4. The claimant averred that by the actual work that he was doing, of selling the respondent’s customer’s tea leaves on whole sale and retail, he was not a general worker but a shop assistant. This was supported by the respondent’s letter dated 26th April 2014 that was given to the claimant which designated the claimant as a shop assistant. The claimant averred that he was terminated for a reason which is not of his own making as the alleged theft of 12 cartons of tea leaves was established to have happened from the computer man who was the respondent’s manager and cashier.
5. The claimant averred that when he was interrogated by the respondent director, the director remarked that he had not found any evidence on the claimant. He later involved the police who could not go far with the matter as there was no any other meaningful corroborating evidence.
6. The claimant averred that he was terminated from employment without notice and also the respondent failed to pay him his salary contrary to section 35 of the Employment Act. Several enquiries and appeal against the termination were ignored by the respondent as they never replied to the claimant’s appeal. The respondent thus violated the provisions of the Employment Act section 35,41 and 45 of the Employment Act as read together with the provisions of ILO Convention No. 158 on the termination at the initiation of the employer.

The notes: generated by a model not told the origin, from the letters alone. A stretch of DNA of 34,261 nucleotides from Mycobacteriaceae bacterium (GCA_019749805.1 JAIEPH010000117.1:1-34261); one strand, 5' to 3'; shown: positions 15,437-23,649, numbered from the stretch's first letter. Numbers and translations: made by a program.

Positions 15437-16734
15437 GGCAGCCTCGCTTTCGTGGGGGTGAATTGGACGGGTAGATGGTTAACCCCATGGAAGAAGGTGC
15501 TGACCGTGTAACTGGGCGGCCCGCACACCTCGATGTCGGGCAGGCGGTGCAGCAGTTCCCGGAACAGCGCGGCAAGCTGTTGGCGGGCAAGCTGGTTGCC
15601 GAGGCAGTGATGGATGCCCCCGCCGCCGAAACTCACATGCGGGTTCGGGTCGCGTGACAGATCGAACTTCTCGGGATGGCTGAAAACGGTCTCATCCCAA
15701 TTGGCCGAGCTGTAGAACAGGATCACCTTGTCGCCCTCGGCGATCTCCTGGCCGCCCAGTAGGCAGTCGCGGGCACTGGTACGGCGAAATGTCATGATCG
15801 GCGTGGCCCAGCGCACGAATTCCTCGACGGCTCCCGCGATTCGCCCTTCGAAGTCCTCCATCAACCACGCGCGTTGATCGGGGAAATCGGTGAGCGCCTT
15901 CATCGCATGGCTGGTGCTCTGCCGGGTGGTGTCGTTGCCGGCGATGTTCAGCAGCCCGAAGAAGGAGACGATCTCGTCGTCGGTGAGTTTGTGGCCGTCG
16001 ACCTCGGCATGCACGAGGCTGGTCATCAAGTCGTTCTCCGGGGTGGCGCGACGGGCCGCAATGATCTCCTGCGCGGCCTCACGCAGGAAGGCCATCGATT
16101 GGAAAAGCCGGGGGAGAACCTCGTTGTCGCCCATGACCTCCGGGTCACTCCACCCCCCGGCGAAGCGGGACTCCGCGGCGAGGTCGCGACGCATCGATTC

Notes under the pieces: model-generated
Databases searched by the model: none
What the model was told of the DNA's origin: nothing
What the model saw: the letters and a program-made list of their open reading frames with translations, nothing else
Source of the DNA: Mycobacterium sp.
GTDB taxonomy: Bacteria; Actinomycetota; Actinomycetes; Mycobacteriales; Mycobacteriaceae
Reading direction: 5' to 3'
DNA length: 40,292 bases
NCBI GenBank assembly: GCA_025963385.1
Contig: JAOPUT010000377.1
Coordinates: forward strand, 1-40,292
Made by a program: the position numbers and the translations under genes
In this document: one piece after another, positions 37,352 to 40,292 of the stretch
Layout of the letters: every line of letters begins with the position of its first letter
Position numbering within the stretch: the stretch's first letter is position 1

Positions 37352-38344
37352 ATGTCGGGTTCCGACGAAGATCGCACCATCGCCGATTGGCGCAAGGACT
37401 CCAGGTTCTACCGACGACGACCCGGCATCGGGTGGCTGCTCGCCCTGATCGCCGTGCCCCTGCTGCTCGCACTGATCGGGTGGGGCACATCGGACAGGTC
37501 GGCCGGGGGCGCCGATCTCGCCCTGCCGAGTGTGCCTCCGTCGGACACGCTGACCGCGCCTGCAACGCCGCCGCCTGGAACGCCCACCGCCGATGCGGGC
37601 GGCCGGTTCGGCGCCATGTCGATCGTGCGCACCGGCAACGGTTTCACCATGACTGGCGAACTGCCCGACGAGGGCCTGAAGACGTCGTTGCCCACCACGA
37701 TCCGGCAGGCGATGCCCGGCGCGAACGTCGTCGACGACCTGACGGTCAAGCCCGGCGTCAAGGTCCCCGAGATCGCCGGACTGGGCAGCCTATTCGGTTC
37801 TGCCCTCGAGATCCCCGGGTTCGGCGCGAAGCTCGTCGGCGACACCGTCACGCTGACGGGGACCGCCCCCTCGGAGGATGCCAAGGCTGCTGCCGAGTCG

7. The claimant prays for judgement against the respondent for;
1) One-month salary in lieu of notice of Kshs. 14,733.58 for a shop attendant.
2) Salary for the 18 days worked in the month of March 2015 of Kshs. 10,200.
3) Underpayments on the basic salary in the year 2010, 2011 and 2012 totaling to Kshs. 130,030.20.
4) Annual leave for 4 years 7 months Kshs. 56,851.
5) Compensation based on section 49 1C that is 12 months’ gross salary Kshs. 381,36.
6) Certificate of service.
7) Costs of the suit.
8. The respondent filed a reply to the memorandum of claim and denied all the allegations contained therein and put the claimant into strict proof thereof.
9. The respondent averred that this matter had already gone through conciliation and a report filed hence the matter cannot proceed. The respondent prays to be allowed to pay what the conciliator ordered. The respondent further contended that the claim having been settled by the conciliator, this court lacks jurisdiction to entertain the same further.
10. The claimant, Alex Lutungu Matange, CW-1 gave sworn testimony and stated that he was employed as a general worker via an appointment letter dated 21.07.2010 and marked ALM 2. He was later elevated to a shop assistant via a letter dated 2nd June 2014 and marked ALM9. He testified that some slips had house allowances while others didn’t have. He produced his pay-slips as exhibit no 3 to 8.
11. He further testified that he was not issued with a letter transferring him to Maua hence he never rejected any transfer and he also didn’t desert employment. The claimant admitted to having gone through conciliation process but he never agreed with the decision of the conciliator as he was not paid enough for all his dues. He admitted to having been paid Kshs. 18,000 only and stated that the conciliator left out the issues of unfair termination and underpayment of wages. He requested the court to grant his prayers as prayed in his claim.